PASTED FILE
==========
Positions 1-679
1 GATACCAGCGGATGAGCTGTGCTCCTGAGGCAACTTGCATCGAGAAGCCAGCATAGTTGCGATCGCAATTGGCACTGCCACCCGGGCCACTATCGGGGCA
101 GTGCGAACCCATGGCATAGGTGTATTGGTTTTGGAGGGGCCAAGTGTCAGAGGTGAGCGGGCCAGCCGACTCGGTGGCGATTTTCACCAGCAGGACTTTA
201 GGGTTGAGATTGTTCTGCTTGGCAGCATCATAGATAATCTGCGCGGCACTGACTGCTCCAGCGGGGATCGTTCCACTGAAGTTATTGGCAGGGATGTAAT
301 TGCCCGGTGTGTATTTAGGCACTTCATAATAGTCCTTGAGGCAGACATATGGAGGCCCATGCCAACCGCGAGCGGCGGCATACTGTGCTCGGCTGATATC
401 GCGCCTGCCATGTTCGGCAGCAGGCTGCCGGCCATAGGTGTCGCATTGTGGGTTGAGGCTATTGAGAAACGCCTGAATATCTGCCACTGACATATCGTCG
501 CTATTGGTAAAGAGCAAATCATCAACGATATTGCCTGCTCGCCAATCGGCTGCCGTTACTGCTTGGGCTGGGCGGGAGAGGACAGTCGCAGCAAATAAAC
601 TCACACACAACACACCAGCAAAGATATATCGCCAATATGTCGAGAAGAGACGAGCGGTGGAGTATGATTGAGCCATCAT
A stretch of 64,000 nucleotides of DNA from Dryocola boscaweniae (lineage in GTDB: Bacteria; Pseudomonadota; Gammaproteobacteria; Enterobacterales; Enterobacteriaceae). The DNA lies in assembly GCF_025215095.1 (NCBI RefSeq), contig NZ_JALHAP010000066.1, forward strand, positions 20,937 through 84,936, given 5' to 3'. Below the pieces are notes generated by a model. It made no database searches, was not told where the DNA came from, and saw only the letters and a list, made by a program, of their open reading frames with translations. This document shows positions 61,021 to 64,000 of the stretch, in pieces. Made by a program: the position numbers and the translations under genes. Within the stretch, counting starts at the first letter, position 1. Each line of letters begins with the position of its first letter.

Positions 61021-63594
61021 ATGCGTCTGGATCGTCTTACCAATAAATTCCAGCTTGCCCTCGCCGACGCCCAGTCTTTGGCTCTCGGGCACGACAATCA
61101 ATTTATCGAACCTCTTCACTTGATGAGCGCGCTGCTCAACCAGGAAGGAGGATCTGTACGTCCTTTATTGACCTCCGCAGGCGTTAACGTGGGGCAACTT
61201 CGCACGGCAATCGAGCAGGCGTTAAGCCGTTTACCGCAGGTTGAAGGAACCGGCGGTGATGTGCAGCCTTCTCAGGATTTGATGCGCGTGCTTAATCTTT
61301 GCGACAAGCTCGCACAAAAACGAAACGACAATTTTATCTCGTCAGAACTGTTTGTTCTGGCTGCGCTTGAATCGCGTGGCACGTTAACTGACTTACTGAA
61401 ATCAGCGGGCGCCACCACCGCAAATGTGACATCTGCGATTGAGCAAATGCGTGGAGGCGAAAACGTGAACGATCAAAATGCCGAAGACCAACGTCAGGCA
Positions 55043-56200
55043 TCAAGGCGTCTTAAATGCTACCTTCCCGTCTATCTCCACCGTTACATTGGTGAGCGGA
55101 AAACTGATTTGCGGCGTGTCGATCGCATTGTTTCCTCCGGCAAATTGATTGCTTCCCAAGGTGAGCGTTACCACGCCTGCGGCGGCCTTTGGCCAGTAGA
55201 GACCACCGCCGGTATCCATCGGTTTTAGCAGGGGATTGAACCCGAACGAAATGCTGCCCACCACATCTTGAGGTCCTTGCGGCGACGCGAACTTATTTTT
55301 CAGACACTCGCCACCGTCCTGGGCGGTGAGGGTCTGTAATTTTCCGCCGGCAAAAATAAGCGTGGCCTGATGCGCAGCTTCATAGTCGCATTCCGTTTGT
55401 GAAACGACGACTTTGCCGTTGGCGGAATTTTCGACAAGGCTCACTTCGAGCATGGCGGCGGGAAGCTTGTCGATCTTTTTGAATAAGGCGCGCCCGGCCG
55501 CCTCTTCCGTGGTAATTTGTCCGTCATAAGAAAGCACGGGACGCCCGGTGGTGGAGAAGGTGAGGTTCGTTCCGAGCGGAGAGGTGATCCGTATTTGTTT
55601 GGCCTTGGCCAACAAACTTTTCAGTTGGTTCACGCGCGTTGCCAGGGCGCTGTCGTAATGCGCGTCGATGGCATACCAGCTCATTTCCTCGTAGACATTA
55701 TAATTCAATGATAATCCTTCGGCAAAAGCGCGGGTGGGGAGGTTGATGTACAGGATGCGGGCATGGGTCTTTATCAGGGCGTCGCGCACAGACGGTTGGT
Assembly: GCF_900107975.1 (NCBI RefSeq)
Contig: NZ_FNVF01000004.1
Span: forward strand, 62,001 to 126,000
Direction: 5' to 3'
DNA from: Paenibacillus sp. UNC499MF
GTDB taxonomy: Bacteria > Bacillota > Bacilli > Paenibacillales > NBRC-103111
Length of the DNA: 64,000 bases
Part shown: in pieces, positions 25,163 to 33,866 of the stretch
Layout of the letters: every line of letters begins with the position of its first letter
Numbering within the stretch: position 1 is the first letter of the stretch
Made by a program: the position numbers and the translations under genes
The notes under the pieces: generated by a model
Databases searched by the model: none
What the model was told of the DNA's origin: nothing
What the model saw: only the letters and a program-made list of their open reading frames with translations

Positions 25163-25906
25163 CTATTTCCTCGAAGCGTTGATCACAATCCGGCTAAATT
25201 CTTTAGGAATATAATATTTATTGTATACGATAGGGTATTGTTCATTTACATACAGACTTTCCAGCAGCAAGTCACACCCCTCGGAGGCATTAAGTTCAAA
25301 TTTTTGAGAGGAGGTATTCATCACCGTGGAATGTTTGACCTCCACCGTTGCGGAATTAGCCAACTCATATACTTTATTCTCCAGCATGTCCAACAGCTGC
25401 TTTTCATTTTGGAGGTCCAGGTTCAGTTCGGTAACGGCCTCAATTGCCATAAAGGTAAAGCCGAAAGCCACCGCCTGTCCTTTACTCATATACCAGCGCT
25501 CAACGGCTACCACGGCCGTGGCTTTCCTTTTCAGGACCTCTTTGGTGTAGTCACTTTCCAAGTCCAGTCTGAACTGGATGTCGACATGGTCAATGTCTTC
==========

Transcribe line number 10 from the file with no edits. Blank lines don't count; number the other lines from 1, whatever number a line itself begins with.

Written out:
Positions 61021-63594